Keywords: Antioxidant property, Pool barb, minerals, amino acids, proximate composition, cooking methods.

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173 A Novel Strategy for Oriented Protein Immobilization

Authors: Ching-Wei Tsai, Chih-I Liu, Ruoh-Chyu Ruaana

Abstract:

A new strategy for oriented immobilization of proteins was proposed. The strategy contains two steps. The first step is to search for a docking site away from the active site on the protein surface. The second step is trying to find a ligand that is able to grasp the targeted site of the protein. To avoid ligand binding to the active site of protein, the targeted docking site is selected to own opposite charges to those near the active site. To enhance the ligand-protein binding, both hydrophobic and electrostatic interactions need to be included. The targeted docking site should therefore contain hydrophobic amino acids. The ligand is then selected through the help of molecular docking simulations. The enzyme α-amylase derived from Aspergillus oryzae (TAKA) was taken as an example for oriented immobilization. The active site of TAKA is surrounded by negatively charged amino acids. All the possible hydrophobic sites on the surface of TAKA were evaluated by the free energy estimation through benzene docking. A hydrophobic site on the opposite side of TAKA-s active site was found to be positive in net charges. A possible ligand, 3,3-,4,4- – Biphenyltetra- carboxylic acid (BPTA), was found to catch TAKA by the designated docking site. Then, the BPTA molecules were grafted onto silica gels and measured the affinity of TAKA adsorption and the specific activity of thereby immobilized enzymes. It was found that TAKA had a dissociation constant as low as 7.0×10-6 M toward the ligand BPTA on silica gel. The increase in ionic strength has little effect on the adsorption of TAKA, which indicated the existence of hydrophobic interaction between ligands and proteins. The specific activity of the immobilized TAKA was compared with the randomly adsorbed TAKA on primary amine containing silica gel. It was found that the orderly immobilized TAKA owns a specific activity twice as high as the one randomly adsorbed by ionic interaction.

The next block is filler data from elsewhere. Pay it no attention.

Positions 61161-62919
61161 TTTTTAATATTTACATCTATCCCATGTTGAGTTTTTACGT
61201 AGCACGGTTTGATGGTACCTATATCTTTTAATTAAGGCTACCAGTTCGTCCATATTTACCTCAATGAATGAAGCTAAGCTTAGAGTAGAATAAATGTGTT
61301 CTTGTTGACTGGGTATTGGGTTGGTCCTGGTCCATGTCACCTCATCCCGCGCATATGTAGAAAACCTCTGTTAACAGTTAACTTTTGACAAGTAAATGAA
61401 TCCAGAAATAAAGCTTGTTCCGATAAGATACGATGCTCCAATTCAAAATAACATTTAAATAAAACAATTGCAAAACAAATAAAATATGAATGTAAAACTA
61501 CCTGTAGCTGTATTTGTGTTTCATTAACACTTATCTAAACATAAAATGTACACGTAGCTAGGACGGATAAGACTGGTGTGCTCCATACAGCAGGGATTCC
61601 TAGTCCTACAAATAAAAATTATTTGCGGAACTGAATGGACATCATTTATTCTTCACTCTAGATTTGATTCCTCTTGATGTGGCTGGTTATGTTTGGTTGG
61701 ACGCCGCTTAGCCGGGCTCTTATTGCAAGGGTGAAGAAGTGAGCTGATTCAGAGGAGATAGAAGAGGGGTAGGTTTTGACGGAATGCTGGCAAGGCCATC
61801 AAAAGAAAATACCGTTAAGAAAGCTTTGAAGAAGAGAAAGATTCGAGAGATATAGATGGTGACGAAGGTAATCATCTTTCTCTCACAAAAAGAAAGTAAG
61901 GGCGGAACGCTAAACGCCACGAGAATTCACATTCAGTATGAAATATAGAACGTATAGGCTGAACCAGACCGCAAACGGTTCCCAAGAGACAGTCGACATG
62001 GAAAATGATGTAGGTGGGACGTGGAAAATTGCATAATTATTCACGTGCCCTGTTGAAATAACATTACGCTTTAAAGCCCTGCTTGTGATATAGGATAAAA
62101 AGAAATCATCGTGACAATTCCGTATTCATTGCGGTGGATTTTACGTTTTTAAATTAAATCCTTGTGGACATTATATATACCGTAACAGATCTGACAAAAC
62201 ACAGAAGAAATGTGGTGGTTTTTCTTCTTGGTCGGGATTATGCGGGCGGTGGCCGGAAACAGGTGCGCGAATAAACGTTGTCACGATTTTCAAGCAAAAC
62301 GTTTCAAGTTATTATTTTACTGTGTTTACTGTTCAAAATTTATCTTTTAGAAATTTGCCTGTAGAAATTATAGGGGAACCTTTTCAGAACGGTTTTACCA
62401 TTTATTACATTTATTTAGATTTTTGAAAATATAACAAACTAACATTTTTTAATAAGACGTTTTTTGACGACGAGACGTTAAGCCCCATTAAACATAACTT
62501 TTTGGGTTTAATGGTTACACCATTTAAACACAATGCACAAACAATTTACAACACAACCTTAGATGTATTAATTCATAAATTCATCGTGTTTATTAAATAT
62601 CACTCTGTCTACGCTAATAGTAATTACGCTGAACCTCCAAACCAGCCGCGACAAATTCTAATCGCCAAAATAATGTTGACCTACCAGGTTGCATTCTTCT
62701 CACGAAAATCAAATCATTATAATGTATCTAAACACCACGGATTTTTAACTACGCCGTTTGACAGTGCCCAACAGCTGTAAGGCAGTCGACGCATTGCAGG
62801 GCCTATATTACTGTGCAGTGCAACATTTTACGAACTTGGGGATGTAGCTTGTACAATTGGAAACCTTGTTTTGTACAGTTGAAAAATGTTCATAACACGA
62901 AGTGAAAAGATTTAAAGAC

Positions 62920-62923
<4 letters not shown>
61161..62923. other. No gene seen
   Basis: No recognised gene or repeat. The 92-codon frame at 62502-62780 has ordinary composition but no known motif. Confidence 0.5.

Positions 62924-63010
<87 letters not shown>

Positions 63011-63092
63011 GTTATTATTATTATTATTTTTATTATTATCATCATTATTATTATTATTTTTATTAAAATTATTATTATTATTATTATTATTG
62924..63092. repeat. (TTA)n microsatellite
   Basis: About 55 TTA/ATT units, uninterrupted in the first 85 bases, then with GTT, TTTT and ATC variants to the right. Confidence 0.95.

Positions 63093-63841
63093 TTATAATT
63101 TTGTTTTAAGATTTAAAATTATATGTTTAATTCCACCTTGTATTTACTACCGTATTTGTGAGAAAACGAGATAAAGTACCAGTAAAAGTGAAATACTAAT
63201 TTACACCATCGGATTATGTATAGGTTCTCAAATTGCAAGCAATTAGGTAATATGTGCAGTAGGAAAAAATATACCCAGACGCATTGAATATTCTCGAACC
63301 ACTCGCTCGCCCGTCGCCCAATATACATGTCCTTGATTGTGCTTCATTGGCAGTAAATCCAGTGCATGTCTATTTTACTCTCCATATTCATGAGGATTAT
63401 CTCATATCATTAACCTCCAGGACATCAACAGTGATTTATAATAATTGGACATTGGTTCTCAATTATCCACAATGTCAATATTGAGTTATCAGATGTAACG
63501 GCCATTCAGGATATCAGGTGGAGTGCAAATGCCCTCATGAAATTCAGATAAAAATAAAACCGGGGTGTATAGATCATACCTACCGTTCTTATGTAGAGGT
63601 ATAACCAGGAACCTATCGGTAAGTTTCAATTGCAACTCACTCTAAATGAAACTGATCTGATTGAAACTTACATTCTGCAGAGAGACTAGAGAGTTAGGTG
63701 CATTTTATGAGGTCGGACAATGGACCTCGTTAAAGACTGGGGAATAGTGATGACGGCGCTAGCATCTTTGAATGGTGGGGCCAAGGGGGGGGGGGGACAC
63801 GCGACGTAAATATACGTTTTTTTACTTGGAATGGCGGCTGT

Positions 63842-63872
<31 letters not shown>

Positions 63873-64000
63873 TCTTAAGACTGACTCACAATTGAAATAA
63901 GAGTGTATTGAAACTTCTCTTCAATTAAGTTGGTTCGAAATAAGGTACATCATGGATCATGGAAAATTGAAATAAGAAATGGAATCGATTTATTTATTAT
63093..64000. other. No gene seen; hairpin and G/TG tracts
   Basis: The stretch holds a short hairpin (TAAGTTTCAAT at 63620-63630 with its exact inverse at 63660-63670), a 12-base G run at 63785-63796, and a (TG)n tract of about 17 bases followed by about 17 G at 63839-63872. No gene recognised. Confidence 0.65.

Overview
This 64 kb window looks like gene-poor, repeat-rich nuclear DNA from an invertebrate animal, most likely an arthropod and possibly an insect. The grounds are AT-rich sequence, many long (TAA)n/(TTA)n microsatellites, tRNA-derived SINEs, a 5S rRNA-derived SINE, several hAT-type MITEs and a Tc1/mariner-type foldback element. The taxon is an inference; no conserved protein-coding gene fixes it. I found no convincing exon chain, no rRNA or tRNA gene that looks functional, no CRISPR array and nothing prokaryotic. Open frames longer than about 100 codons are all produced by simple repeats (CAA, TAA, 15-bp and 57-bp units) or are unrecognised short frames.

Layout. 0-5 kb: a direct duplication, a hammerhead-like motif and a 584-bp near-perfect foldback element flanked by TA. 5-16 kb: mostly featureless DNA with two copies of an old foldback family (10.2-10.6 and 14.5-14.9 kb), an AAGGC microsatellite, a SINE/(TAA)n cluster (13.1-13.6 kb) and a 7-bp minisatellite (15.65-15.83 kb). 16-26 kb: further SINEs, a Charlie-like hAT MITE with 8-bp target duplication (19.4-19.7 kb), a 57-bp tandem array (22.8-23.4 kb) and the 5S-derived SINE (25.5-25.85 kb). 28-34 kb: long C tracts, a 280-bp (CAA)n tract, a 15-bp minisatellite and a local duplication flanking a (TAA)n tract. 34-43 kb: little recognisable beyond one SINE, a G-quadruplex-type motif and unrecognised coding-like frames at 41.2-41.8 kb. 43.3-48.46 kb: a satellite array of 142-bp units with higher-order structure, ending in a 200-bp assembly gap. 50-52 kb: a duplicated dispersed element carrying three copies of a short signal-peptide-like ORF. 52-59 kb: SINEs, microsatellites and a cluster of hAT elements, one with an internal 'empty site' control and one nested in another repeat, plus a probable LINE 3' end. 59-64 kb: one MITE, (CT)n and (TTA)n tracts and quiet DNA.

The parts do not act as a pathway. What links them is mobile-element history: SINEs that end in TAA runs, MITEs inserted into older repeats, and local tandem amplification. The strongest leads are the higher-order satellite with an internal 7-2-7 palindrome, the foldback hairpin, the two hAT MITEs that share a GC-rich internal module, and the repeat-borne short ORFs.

Keywords: Protein Oriented immobilization, Molecular docking, ligand design, surface modification.

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172 Cloning and Expression of D-Threonine Aldolase from Ensifer arboris NBRC100383

Authors: Sang-Ho Baik

Abstract:

D-erythro-cyclohexylserine (D chiral unnatural β-hydroxy amino acid expected for the synthesis of drug for AIDS treatment. To develop a continuous bioconversion system with whole cell biocatalyst of D-threonine aldolase (D genes for the D-erythro-CHS production, D-threonine aldolase gene was amplified from Ensifer arboris 100383 by direct PCR amplication using two degenerated oligonucleotide primers designed based on genomic sequence of Shinorhizobium meliloti Sequence analysis of the cloned DNA fragment revealed one open-reading frame of 1059 bp and 386 amino acids. This putative D-TA gene was cloned into NdeI and EcoRI (pEnsi His-tag sequence or BamHI (pEnsi-DTA[2]) sequence of the pET21(a) vector. The expression level of the cloned gene was extremely overexpressed by E. coli BL21(DE3) transformed with pEnsi-DTA[1] compared to E. coli BL21(DE3) transformed with pEnsi-DTA[2]. When the cells expressing the wild used for D-TA enzyme activity, 12 mM glycine was successfully detected in HPLC analysis. Moreover, the whole cells harbouring the recombinant D-TA was able to synthesize D-erythro of 0.6 mg/ml in a batch reaction.

Keywords: About four key words or phrases in alphabetical order, separated by commas.

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171 Graft Copolymerization of Cellulose Acetate with Nitro-N-Amino Phenyl Maleimides

Authors: Azza. A. Al-Ghamdi, Abir. A. Abdel-Naby

Abstract:

The construction of Nitro -N-amino phenyl maleimide branches onto Cellulose acetate (CA) substrate by free radical graft copolymerization using benzoyl peroxide as initiator led to formation of highly thermal stable copolymers as shown from the results of gravimetric analysis (TGA). CA-g-2,4-dinitro amino phenyl maleimide exhibited higher thermal stability than the CA-g-4-nitro amino phenyl maleimide as shown from the initial decomposition temperature (To). This is due to the ability of nitro group to form hydrogen bonding with hydroxyl group of the glucopyranose ring which increases the crystallinity of polymeric matrix. The crystalline shapes representing the graft part are clearly distinct in the Emission scanning electron microscope (ESEM) morphology of the copolymer. A suggested reaction mechanism for the grafting process was also discussed.

Keywords: Cellulose acetate, crystallinity, graft copolymerization, thermal properties.